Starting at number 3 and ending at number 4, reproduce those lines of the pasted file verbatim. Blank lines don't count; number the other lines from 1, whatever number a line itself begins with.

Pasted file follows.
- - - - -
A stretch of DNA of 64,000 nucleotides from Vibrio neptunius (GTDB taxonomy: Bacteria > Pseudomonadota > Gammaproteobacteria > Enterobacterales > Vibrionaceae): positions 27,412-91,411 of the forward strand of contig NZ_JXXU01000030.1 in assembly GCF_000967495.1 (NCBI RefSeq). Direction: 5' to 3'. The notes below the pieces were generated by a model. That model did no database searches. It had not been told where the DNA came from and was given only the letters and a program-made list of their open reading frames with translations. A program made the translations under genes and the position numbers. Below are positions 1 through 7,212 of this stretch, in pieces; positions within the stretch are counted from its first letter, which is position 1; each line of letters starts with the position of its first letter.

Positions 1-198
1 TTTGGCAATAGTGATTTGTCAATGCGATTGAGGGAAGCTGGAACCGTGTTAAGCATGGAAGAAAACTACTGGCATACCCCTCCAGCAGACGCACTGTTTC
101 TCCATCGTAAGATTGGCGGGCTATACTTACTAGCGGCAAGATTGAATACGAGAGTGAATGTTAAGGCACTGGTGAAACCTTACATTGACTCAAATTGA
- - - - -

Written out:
1 TTTGGCAATAGTGATTTGTCAATGCGATTGAGGGAAGCTGGAACCGTGTTAAGCATGGAAGAAAACTACTGGCATACCCCTCCAGCAGACGCACTGTTTC
101 TCCATCGTAAGATTGGCGGGCTATACTTACTAGCGGCAAGATTGAATACGAGAGTGAATGTTAAGGCACTGGTGAAACCTTACATTGACTCAAATTGA